E! has been every TV fanatic's source of all-day celeb, Hollywood, and lifestyle dish since 1990. Between E! News, E! True Hollywood Stories, Fashion Police, The Soup (and its predecessor Talk Soup), the unending branches of the Kardashian franchise, and specials like the 100 Sexiest Beach Bodies, the network has provided a hotbed of celeb-skewed entertainment for fans of the boob tube. Now, they're looking to add another element: drama. The network just slated nine new scripted series for development, territory where no E! exec has boldly gone before. Of course the big question is: Will it work?
On one level, this decision to slate series ranging from Kevin Spacey's 1990s Silicon Valley boom drama to an ABC reject series placing Anne Boleyn and Henry VIII in modern-day Hollywood signals a seeming desire to up the network's level of discourse. We've already started to see that shift with focus on families like The Eastwoods (as in Clint Eastwood) and the E! Investigates series with journalist Laura Ling, but the scripted series push is an incongruent move for the network's general reality-based mode of operation.
Granted, E! is not the first network to try and change its stripes. We've watched USA, TBS, and TNT work tirelessly to alter their reputations from "those cable channels that always play Speed and Beverly Hills: 90210 reruns" to viable cable networks with genuine original programming and distinct identities. And E! has been testing the scripted waters with reruns of the ever-classic Sex and the City, NBC's new guilty pleasure Smash (merging with NBC Universal has its perks), as well as Brit Cult hit Absolutely Fabulous, but reality and newsy commentary has remained the priority. And for good reason.
We love E!. From the schmoozy, celeb-loving tone of E! News to the snark and complete disregard for any and all famous folks on The Soup and Fashion Police - and that tone isn't going anywhere. If anything, it seems the network is amplifying it. Their new initiative, which the network calls "Pop of Culture," features new series that toe the line of E! we know so well. Whitney Cummings will bring a weekly talk show to the network to pair her snarky quips alongside Joel McHale's devil-may-care takedown of all things reality and celebrity on The Soup; Kevin Jonas will take us into his new life of wedded bliss on Married to Jonas; and Nigel Lythgoe brings a talent competition aimed at web-famous talent.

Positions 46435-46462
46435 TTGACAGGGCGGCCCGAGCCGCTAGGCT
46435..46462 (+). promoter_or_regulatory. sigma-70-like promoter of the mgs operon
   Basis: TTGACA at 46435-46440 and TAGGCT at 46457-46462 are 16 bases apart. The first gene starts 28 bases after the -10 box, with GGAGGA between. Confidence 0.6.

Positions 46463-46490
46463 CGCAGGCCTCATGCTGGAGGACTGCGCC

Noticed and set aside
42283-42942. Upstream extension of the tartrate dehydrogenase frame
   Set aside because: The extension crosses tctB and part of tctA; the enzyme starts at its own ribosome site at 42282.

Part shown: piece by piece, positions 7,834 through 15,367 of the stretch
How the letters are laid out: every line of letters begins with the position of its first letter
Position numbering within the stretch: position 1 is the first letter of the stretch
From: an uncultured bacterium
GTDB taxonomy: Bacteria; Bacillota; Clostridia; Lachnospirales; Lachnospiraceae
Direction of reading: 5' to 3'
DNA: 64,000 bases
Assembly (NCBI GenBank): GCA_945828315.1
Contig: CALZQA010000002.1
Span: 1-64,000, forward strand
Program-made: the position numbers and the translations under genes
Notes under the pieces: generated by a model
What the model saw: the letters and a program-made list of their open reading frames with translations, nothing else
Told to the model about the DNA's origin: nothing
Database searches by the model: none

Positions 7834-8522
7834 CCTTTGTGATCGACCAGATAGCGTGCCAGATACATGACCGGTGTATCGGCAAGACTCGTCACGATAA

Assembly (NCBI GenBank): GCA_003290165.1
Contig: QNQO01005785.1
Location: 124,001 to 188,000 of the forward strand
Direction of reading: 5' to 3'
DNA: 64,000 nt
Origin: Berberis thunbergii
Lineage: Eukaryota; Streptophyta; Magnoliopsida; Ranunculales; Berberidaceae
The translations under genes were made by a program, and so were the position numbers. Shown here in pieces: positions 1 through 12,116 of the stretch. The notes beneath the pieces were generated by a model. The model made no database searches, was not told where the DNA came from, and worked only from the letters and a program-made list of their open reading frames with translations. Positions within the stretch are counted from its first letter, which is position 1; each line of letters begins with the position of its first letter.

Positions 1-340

The difference between these endeavors and the new scripted slate is that these are expanding on an idea we're all buying into. Throw in the scripted series - which span from historical dramas to glitzy guilty pleasures - and you've got a risky cocktail of new content that will either overwhelm us with intrigue or render us defenseless with confusion. In one corner we have intelligent-sounding series like King David, a "modern-day Mr. Smith [Goes to Washington]" tale written by a former D.C. lobbyist, and Upstarts, the Kevin Spacey/Michael De Luca produced series set in the Silicon Valley digital boom of the 1990s. And in the other, we have Amy Devlin Mysteries, a typical procedural that follows a twentysomething pop culture wiz detective (you would, E!), and Dorothy, a modern-day love story based not so loosely on The Wizard of Oz. Overnight, E! is attempting a rather tall order: It wants to go from special interest cable network to full-fledged programming in a single beat.
While the risk is large, if it pays off, E! could be sitting very, very pretty. But the big question is: Why the risk? As they say, if ain't broke, don't fix it, and E!'s not exactly broke. (Just look at the fifth season of Keeping Up With the Kardashians' average audience of 3.11 viewers, which is nothing to scoff at for a cable reality series.) It does make sense, however, that E! is moving towards more high-minded content, attempting to skew its reputation for flashiness to a more intelligent plane. It's just curious that the overhaul is so expansive and ambitious. Of course, they don't have a colloquialism like ""if ain't broke, but you want to skew your reputation to be a little smarter, try baby steps."" It doesn't have quite the same ring.